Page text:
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From Boom to Bust: Comparing the Collapses of Washington Mutual and Silicon Valley Bank


Chart includes failures of federally insured U.S. banks and does not include investment banks.
Source: Federal Deposit Insurance Corporation Note: The chart includes failures of federally insured U.S. banks and does not include investment banks. By Karl Russell

The 2008 financial crisis was a significant event that affected lots of banks, including Washington Mutual, one of the most effective savings and loan associations in the United States; on the other hand, the failure of Silicon Valley Bank in the United States is the current hot topic in the financial industry. The bank's loss has been connected to the Federal Reserve's interest rate hike, which resulted in a money crunch for a few of its customers. This review examines the essential elements leading to SVB & Washington Mutual's failure, the lessons found, and the ramifications for the banking industry.


The Rise and Fall of Washington Mutual

Washington Mutual had significant direct exposure to these subprime home mortgages, and as the real estate market decreased, the company suffered substantial losses. Despite efforts to protect a bailout, Washington Mutual was seized by the United States government and sold to JPMorgan Chase in the most significant bank failure in United States history.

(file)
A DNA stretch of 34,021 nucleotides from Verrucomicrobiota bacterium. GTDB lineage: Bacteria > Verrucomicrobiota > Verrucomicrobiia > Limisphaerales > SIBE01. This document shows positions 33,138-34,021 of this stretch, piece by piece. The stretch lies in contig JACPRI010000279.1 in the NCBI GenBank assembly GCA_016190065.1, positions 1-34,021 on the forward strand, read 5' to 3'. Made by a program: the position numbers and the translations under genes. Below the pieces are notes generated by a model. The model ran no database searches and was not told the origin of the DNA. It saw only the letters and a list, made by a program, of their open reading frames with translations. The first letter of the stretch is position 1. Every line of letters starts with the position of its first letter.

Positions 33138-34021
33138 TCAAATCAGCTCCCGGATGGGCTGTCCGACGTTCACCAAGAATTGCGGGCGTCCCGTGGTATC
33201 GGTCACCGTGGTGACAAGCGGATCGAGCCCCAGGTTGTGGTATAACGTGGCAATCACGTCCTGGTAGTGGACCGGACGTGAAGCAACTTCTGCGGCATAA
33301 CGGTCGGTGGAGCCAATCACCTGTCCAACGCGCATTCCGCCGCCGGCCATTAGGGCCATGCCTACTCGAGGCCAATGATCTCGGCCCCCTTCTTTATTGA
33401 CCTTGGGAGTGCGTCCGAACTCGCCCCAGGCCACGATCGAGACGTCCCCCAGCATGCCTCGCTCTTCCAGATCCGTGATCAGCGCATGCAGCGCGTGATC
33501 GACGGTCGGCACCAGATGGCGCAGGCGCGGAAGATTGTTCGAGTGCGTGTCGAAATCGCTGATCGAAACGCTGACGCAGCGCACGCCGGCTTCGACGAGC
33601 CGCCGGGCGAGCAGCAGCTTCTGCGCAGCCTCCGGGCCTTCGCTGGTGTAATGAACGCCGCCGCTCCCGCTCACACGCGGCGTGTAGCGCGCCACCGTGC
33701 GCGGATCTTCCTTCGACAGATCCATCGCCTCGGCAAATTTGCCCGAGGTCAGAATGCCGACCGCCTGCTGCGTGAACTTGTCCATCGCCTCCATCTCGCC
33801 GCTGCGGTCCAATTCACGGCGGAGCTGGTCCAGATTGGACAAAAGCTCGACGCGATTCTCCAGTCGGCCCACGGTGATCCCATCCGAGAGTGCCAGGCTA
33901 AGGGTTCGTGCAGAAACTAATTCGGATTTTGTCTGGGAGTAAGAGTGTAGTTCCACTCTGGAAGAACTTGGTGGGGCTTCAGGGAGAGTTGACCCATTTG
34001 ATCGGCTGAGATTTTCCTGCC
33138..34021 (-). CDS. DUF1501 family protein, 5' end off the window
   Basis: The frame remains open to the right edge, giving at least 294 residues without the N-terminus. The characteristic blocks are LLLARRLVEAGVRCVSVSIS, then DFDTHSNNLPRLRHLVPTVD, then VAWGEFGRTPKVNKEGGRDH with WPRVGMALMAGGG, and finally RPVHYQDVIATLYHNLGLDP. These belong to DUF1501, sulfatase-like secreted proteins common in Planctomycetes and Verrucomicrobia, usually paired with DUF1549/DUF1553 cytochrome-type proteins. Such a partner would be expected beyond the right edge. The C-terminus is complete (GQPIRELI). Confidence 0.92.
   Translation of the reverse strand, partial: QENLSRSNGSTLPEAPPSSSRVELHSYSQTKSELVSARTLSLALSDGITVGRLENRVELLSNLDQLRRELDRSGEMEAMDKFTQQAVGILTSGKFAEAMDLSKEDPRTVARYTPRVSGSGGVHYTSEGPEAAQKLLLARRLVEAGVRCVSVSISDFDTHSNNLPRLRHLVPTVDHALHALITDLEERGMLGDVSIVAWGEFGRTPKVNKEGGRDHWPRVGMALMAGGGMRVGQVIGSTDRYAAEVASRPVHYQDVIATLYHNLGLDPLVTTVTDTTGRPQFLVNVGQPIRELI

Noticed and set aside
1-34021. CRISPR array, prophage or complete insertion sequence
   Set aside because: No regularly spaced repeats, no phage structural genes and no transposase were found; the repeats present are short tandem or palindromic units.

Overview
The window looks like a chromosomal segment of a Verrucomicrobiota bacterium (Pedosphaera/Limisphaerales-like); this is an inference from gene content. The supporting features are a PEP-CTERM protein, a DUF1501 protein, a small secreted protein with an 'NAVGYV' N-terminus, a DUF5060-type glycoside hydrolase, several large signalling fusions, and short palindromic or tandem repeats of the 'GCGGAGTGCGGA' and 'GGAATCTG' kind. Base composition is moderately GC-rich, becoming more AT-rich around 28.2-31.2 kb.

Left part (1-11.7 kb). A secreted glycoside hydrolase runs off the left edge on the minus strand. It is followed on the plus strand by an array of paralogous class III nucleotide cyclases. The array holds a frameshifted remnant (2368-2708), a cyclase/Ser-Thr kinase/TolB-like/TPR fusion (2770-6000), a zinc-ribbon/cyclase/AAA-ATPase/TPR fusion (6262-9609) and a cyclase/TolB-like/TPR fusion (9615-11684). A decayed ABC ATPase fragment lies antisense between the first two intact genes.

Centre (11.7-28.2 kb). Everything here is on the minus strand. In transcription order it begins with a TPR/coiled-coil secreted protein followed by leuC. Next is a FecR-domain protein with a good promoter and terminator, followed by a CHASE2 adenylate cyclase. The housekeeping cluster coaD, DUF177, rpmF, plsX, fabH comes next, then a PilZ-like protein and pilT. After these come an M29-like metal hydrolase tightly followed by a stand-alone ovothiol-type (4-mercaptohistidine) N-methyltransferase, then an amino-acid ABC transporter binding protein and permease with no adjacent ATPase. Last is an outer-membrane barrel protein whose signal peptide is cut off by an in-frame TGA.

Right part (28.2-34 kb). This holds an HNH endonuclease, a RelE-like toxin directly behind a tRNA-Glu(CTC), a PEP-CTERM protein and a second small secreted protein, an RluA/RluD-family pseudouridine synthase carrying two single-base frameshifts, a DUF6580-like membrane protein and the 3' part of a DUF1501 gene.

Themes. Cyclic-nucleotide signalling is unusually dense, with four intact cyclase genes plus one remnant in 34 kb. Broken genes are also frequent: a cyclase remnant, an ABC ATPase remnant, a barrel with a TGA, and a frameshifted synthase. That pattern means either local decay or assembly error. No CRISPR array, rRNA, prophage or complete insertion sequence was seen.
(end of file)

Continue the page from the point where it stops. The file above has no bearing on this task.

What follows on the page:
The Role of Corporate Culture

Washington Mutual's corporate culture played a considerable role in its downfall. The business's sales-focused culture also led to neglect of risk management and underwriting standards, eventually leading to high direct exposure to subprime home mortgages.

Regulative Failure

The failure of Washington Mutual also highlighted the regulatory failures that added to the fiscal crisis. The Office of Thrift Supervision (OTS), the regulatory agency responsible for overseeing Washington Mutual, had a history of lax oversight and a culture of deference to the market it regulated. Despite whistleblowers' and examiners' caution, the OTS failed to take action against Washington Mutual's dangerous loaning practices. The agency's regulative failures were compounded by the lack of coordination and oversight at the federal level, which enabled risky loaning practices to go uncontrolled.